Dorothy turned with her companion; they walked along the wide gravel sweep, then entered a narrow path which wound gradually up-hill. They soon reached a rural tower, which was called by the girls "The Lookout," mounted some steep steps, and found[Pg 4] themselves standing on a little platform, where two other girls were waiting to receive them.
"What?" said Katie, her eyes growing big with fascination and alarm.
She sat down presently on the nearest chair and covered her face with her hands. She could only resolve on one thing—she would certainly not yield to Mrs. Freeman's request—nothing would induce her to promise to obey the rules of the school.
Marshall reappeared with the asparagus and cherry tart."And we are not allowed to go out of the grounds by ourselves," cried several other voices.
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"Don't do that, Bridget," said Miss Patience; "you are disturbing me.""Sit down, Dorothy," cried Ruth, "we have kept your favorite armchair vacant for you. Now, then, to discuss the Fancy Fair in all its bearings. Is it not kind of Mrs. Freeman to consent to our having it? She says it is quite an unusual thing for girls like us to do, but in the cause of that poor little baby, and because we wish the Fancy Fair to be our break-up treat, she consents. The only stipulation she makes is that we arrange the whole programme without troubling her."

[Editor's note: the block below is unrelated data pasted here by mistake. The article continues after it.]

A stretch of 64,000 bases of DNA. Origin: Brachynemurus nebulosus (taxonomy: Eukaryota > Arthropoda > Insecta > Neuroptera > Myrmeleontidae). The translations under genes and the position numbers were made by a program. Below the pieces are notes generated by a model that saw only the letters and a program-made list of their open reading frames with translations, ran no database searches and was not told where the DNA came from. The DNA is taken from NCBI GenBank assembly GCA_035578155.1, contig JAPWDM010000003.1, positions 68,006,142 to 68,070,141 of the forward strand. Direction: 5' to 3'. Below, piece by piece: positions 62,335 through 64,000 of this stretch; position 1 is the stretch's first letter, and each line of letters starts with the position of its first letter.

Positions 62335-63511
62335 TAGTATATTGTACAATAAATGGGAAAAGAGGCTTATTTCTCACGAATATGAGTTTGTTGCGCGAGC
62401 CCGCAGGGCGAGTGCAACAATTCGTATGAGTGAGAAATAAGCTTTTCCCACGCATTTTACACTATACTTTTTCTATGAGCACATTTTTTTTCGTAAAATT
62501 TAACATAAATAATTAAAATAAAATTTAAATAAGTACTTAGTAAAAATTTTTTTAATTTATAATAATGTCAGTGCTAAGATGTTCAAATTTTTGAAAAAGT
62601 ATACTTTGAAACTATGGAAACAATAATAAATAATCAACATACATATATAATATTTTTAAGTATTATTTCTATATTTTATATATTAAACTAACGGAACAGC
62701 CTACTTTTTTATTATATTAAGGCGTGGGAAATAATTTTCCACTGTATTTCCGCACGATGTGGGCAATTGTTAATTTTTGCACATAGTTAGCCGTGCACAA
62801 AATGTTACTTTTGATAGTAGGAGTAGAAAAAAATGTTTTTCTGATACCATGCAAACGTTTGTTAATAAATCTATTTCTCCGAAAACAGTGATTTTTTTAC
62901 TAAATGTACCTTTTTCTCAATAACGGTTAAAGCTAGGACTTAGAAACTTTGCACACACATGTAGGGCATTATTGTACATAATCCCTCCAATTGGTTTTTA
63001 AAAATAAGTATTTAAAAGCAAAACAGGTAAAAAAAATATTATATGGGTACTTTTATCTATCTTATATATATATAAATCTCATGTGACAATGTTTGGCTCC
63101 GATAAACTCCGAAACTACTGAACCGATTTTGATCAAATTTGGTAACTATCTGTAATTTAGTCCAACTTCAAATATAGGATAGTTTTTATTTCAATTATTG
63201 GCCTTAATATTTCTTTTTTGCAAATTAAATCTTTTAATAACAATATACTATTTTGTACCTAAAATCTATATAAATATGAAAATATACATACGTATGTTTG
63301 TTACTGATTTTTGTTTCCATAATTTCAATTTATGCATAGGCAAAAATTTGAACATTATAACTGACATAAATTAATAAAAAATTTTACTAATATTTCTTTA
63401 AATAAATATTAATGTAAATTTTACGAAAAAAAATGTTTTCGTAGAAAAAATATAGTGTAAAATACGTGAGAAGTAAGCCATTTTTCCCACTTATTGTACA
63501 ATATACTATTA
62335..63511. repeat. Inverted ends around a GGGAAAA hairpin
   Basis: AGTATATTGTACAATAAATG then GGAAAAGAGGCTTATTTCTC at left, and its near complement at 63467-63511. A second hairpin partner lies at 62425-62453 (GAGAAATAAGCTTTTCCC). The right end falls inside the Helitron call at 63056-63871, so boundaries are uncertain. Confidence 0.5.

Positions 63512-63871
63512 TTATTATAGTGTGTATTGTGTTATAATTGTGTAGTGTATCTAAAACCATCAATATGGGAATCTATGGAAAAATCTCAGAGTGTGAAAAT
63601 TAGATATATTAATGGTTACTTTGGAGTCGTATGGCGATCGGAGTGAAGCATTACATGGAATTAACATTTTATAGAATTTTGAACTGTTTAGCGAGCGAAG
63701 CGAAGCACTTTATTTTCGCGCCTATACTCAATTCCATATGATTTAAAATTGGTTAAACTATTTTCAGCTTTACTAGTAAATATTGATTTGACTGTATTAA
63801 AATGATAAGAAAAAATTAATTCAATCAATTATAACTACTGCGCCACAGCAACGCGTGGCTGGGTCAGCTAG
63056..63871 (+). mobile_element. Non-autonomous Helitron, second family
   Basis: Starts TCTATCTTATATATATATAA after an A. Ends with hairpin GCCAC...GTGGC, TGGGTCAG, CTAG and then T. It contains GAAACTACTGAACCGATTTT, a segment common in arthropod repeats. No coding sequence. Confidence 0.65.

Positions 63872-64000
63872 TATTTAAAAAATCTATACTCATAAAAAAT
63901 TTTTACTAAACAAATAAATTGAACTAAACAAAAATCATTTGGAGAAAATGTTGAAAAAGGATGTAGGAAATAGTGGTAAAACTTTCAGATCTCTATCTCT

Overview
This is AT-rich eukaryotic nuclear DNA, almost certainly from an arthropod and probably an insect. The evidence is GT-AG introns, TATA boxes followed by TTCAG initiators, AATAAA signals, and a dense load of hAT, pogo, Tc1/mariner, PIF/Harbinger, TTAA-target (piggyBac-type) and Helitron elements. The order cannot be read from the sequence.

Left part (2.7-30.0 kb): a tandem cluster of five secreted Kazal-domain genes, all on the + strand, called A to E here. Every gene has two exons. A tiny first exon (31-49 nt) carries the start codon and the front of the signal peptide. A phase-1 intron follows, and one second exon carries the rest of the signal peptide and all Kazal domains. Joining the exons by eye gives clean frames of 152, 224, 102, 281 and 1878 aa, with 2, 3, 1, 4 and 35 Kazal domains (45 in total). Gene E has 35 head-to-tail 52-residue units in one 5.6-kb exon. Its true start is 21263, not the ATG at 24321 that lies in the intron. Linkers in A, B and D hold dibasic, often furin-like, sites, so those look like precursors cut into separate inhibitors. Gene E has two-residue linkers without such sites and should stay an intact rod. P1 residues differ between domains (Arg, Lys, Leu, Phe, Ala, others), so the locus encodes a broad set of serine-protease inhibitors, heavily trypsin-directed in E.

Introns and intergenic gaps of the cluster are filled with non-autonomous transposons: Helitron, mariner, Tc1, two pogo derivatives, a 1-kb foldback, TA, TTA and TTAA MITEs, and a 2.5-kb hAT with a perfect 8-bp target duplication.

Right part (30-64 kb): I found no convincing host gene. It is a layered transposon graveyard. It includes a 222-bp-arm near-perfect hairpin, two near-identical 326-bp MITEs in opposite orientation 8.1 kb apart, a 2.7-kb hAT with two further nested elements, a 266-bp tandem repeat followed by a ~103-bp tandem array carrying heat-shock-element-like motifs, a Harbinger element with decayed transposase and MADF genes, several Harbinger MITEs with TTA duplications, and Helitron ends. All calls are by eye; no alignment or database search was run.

"I don't know how I can, Mrs. Freeman. I said at once, when I came to school and saw what kind of place it was, that I wouldn't obey the rules. They were so tiresome and silly; I didn't see the use of them."
"Caspar shied at something," she said.
"Run back to your companions this minute, miss," said Olive Moore. "You're getting to be a perfect tittle-tattle, Violet. There, I'm not angry, child, but you must learn not to talk about everything you see."
"Well," said Janet, "what did that impertinent servant want? I hope you showed her her place, Dorothy? The idea of her presuming to stop us when we were so busy!"